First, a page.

6. 'Deposuit potentes.' (Alto Solo.)
  7. 'Esurientes.' (Duet, Alto and Tenor.)
  8. 'Suscepit Israel.' (Chorus.)
  9. 'Sicut locutus est.' (Chorus.)
  10. 'Gloria Patri.' (Tenor Solo.)
  11. A Ritornello, for Stringed Instruments only.
  12. 'Sicut erat.' (Chorus.)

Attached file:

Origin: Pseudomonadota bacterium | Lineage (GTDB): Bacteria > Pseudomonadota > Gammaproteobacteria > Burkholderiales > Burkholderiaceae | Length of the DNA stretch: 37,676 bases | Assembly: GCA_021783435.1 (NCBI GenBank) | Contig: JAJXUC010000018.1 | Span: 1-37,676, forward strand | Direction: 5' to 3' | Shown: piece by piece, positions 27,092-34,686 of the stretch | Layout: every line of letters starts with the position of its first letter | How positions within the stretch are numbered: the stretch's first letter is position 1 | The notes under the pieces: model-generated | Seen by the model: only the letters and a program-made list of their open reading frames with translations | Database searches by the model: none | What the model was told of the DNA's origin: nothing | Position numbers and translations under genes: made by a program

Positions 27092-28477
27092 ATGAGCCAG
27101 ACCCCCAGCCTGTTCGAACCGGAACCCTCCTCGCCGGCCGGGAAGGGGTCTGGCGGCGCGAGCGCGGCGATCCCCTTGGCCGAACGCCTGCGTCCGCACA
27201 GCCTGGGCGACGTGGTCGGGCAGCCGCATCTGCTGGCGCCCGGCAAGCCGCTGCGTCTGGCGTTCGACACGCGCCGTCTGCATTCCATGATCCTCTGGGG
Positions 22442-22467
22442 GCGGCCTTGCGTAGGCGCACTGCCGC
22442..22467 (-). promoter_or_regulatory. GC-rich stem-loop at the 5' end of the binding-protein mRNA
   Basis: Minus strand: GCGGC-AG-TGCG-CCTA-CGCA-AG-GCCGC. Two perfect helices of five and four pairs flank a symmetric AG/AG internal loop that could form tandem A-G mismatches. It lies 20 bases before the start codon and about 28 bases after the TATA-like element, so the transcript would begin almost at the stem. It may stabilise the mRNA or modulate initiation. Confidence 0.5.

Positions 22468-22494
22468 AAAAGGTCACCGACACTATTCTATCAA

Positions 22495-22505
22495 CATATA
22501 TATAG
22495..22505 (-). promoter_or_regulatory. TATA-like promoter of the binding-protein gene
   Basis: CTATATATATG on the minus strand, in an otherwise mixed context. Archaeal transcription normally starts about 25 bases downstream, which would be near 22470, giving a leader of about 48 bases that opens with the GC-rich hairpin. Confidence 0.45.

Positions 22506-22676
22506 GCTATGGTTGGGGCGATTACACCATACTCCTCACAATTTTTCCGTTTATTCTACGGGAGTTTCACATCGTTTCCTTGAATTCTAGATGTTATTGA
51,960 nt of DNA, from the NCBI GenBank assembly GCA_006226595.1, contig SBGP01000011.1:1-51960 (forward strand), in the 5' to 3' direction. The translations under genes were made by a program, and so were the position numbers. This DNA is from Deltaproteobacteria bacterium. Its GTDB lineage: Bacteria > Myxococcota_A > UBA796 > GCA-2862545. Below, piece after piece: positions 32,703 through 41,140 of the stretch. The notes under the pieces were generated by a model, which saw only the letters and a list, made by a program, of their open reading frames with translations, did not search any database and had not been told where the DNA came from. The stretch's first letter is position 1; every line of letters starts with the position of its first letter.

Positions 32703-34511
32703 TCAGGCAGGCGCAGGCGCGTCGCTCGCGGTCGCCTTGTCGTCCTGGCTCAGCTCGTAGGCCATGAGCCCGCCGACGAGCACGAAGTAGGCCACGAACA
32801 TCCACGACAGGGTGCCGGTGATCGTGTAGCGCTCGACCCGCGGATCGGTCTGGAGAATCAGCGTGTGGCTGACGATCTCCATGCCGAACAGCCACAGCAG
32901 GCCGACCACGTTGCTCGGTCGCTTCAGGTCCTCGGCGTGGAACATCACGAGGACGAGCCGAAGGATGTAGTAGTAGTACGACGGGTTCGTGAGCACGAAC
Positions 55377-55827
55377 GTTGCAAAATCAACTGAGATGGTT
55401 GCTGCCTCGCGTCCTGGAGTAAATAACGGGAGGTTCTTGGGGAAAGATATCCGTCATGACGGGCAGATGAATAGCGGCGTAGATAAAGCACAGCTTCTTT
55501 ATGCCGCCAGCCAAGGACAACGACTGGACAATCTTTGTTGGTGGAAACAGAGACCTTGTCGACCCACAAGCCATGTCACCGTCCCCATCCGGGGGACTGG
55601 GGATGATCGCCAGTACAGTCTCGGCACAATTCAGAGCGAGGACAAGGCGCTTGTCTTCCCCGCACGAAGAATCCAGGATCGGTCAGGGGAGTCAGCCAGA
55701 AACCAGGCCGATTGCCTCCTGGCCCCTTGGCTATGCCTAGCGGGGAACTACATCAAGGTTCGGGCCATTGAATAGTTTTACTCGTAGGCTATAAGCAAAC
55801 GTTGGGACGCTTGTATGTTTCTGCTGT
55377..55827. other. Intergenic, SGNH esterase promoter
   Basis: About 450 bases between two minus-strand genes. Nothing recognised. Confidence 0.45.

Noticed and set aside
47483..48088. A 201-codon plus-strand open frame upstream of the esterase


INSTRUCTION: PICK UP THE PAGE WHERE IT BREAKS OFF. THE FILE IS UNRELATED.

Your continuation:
Unhappily, the MS. is imperfect, and terminates with the Duet we have indicated as No. 7. For the remaining movements, we are indebted to another MS., preserved in the Royal College of Music. The existence of this second copy—a very incorrect one, evidently scored from the separate parts by a copyist whose carelessness it would be difficult to exaggerate—has given rise to grave doubts as to the authorship of the work. It is headed 'Magnificat. Del Rd. Sigr. Erba': and, on the strength of this title, Chrysander attributes the work to a certain Don Dionigi Erba, who flourished at Milan at the close of the 17th century. M. Schœlcher, on the other hand, repudiates the superscription; and considers that, in introducing some six or seven Movements of the 'Magnificat' into the Second Part of 'Israel in Ægypt,' and one, the 'Sicut locutus est' into 'Susannah,' as 'Yet his bolt,' Handel was only making a perfectly justifiable use of his own property; and this opinion was endorsed by the late Sir G. A. Macfarren. The reader will find the arguments on both sides of the question stated, in extenso, in the Appendix to M. Schœlcher's 'Life of Handel,' and in the first volume of that by Dr. Chrysander; and must form his own judgment as to their validity. For ourselves, we do not hesitate to avow our conviction that M. Schœlcher is in the right, in so far as the authorship is concerned, though he errs in ascribing it to the 'Italian period' on the ground that it is written on thick Italian paper. The paper is of English manufacture, bearing a water-mark which, taken in conjunction with the character of the handwriting, proves the MS. to have been written in England about 1735–40; and, as 'Israel' was written in 1736, nothing is more likely than that Handel should have transferred passages from one work to the other. After a careful examination of both the MSS., it seems to us, not only that the external evidence, as far as it goes, is in favour of this view; but, that the style of the Composition points, throughout, to Handel, as its undoubted author. Notwithstanding a few passages to which exception has been taken, it everywhere betrays such evident traces of the Master's hand, that we feel assured no critic would ever have dreamed of questioning its authenticity, but for the doubtful name on a MS. copy chiefly remarkable for its inaccuracy. It is to be hoped, however, that the matter will not be allowed to rest here. Some further evidence must, sooner or later, be produced, on one side or the other. If Erba really wrote the 'Magnificat,' some trace of it ought to be found in Italy. Meanwhile, it is much to be wished that some enterprising publisher would facilitate the discussion, by issuing a cheap edition of the work, no part